• use baby cleanser (toothpaste without fluoride) for infants and very young children up to age 2 place only a pea-sized amount of toothpaste on the brush
  • account for all of the sources of ingested fluoride before requesting fluoride supplements from your child's pediatrician or pediatric dentist
  • obtain fluoride-level test results for your home drinking water before giving fluoride supplements to your child (check with local water utilities - San Francisco Municipal Water District is fluoridated)
  • 2 and 3-year olds may not be able to expectorate (spit out) fluoride-containing toothpaste when brushing. As a result, these youngsters may ingest an excessive amount of fluoride during tooth brushing. Toothpaste ingestion during this critical period of permanent tooth development is the greatest risk factor in the development of fluorosis.
  • Excessive and inappropriate intake of fluoride supplements may also contribute to fluorosis.
  • Fluoride drops and tablets, as well as fluoride fortified vitamins, should not be given to infants younger than six months of age. After that time, fluoride supplements should only be given to your child after all the sources of ingested fluoride have been accounted for and upon the recommendation of your child's pediatrician or pediatric dentist.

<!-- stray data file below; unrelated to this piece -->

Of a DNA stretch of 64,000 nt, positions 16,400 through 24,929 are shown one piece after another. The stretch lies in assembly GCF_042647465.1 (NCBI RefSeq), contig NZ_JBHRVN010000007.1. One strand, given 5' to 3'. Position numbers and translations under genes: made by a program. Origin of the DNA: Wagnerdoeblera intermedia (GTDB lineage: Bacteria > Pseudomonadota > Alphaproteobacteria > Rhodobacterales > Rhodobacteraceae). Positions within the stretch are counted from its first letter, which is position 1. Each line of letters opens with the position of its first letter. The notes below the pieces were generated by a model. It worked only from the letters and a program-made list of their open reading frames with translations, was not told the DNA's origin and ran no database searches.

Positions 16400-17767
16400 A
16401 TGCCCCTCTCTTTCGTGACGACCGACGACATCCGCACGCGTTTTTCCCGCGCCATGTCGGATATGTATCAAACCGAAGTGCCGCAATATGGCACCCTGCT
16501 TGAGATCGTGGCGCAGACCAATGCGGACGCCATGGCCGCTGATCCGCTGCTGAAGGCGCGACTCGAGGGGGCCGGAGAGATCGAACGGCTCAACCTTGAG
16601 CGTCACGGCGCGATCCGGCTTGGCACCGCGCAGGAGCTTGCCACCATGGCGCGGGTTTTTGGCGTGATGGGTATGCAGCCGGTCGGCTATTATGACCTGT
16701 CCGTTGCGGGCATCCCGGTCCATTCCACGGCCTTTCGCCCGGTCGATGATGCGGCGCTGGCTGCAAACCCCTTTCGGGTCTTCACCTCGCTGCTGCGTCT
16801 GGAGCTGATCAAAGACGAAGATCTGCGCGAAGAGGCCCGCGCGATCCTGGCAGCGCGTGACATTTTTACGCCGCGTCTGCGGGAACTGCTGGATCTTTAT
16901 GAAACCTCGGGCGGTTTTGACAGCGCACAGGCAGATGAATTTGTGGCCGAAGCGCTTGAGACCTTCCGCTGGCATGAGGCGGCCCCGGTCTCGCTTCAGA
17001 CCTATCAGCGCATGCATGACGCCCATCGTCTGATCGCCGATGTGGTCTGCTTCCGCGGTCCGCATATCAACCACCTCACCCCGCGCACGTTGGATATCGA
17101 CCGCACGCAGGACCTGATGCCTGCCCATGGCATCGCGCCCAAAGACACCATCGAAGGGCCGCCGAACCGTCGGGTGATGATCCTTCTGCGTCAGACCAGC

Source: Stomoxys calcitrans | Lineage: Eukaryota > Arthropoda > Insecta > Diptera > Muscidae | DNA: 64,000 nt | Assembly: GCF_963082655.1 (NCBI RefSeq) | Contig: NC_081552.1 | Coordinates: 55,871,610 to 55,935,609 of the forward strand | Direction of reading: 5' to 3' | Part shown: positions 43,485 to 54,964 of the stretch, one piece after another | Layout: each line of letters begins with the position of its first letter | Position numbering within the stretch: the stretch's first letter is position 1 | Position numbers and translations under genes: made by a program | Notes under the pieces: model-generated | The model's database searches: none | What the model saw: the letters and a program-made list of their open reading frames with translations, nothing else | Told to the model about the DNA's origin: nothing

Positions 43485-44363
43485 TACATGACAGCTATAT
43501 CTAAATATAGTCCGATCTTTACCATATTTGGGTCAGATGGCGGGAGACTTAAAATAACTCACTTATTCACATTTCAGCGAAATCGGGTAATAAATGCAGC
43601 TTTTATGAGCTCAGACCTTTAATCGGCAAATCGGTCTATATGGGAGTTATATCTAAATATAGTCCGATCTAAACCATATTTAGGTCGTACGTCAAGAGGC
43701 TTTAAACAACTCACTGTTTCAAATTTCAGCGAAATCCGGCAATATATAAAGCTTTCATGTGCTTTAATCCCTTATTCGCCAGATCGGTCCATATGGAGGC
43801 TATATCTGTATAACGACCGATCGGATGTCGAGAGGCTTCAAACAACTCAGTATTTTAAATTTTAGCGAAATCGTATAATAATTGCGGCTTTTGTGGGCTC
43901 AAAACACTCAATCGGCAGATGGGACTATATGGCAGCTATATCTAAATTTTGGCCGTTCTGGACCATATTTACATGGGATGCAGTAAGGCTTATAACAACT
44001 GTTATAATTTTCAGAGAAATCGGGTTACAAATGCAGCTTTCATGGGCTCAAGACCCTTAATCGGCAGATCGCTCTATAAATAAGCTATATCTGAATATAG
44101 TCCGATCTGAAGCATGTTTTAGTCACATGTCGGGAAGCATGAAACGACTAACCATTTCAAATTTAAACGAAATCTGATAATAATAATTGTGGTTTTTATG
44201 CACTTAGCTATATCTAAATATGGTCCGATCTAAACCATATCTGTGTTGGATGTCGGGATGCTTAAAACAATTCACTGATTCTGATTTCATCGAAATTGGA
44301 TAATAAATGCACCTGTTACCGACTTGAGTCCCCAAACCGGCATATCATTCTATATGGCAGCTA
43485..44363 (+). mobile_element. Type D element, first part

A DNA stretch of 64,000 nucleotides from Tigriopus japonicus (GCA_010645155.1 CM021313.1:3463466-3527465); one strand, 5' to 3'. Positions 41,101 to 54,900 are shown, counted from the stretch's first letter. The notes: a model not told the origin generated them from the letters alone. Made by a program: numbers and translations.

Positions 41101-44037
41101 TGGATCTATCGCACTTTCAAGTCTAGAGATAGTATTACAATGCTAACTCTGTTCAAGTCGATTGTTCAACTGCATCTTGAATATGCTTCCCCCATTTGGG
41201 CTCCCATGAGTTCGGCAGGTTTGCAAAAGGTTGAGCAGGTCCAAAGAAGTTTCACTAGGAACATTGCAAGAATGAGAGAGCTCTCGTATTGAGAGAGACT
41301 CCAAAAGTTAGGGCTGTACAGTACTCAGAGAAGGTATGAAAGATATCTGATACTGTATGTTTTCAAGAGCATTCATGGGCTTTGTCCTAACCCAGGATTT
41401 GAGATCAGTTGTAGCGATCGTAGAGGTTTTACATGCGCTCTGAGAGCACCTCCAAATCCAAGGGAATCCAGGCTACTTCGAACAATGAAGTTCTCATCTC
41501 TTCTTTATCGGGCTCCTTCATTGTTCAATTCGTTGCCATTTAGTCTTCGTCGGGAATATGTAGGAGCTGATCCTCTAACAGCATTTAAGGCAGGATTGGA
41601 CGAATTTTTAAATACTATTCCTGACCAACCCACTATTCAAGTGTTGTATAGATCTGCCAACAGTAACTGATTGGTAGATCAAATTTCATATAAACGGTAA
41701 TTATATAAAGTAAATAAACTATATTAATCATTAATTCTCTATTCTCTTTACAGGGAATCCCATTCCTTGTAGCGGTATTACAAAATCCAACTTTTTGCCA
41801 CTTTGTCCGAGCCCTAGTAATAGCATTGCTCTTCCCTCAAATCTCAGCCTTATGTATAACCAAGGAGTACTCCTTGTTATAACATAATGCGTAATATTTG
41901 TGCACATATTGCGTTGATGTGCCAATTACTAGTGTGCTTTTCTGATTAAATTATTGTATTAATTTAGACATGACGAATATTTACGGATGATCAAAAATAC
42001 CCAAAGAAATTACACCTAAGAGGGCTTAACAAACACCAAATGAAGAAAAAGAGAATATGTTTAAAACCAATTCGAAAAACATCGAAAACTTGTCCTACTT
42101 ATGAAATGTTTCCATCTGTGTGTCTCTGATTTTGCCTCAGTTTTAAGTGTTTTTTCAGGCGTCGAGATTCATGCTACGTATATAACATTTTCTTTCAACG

• Certain foods contain high levels of fluoride, especially powdered, concentrated infant formula, soy-based infant formula, infant dry cereals, creamed spinach, and infant chicken products. Some beverages also contain high levels of fluoride, especially decaffeinated teas, white grape juices, and juice drinks and soda drinks manufactured in fluoridated cities.
  • Fluoride in the water supply decreases by 30% the chance of your child getting cavities. 
If fluoride is not in your water supply (San Francisco Municipal Water District is fluoridated), our office will be able to prescribe it. The dosage changes at 3 years old, again at 6 years old, and should be taken daily until 10-12 years of age. If you have a water filtration system or use a lot of bottled water, your child may not be receiving an adequate amount of fluoride and will be more prone to getting cavities.